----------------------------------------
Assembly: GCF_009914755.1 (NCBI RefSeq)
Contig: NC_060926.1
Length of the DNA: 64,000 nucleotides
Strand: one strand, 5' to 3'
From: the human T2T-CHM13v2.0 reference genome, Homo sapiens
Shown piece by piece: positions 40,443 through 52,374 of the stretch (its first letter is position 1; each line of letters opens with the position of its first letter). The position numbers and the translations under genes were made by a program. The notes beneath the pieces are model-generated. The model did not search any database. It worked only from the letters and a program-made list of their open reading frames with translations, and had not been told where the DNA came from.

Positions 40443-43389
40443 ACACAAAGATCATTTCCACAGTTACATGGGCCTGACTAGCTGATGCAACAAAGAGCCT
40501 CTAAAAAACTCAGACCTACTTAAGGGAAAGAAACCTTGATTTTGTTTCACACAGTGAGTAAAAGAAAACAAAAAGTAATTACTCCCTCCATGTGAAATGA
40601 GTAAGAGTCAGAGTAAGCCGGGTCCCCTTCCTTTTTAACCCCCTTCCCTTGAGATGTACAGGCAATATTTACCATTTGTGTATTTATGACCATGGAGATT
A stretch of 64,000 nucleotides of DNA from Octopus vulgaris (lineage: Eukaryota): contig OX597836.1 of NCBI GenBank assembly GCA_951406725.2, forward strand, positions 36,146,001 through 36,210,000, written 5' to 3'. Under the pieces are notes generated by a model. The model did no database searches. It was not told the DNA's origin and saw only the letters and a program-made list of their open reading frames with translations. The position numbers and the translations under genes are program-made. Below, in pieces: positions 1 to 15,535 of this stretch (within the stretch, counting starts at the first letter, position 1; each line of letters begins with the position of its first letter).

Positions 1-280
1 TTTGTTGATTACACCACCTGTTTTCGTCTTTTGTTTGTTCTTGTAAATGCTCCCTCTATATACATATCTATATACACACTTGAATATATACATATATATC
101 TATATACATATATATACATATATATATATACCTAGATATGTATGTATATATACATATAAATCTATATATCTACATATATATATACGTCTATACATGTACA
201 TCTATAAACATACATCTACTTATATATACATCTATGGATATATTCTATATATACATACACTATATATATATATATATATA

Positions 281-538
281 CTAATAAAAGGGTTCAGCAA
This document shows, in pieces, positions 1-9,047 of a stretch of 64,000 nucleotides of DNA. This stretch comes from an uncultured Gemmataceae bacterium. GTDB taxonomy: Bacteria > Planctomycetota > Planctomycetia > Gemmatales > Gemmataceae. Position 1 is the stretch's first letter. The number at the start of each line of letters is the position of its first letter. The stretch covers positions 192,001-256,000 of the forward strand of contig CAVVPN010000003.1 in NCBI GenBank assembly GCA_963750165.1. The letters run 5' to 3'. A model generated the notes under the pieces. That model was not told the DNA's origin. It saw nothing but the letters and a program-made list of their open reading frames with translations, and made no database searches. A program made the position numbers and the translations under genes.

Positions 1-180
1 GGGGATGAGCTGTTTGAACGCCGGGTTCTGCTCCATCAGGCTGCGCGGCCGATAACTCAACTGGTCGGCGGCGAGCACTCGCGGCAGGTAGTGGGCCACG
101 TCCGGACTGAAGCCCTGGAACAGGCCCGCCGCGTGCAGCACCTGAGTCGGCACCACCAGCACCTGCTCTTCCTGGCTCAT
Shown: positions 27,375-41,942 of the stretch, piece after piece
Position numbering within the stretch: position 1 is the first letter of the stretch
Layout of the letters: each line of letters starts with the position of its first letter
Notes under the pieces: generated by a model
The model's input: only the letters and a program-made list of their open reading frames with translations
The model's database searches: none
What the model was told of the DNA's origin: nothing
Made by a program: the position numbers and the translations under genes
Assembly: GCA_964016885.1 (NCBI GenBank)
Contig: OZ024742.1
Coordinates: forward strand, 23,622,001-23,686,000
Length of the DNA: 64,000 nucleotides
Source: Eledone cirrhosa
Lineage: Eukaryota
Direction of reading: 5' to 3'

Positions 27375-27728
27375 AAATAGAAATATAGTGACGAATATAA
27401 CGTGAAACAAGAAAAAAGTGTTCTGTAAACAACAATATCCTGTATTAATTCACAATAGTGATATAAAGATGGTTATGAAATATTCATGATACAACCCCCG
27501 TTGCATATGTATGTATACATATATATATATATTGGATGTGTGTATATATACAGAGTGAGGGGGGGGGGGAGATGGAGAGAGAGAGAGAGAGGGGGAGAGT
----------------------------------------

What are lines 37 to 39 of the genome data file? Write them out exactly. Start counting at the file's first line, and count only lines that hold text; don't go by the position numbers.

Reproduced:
Positions 27375-27728
27375 AAATAGAAATATAGTGACGAATATAA
27401 CGTGAAACAAGAAAAAAGTGTTCTGTAAACAACAATATCCTGTATTAATTCACAATAGTGATATAAAGATGGTTATGAAATATTCATGATACAACCCCCG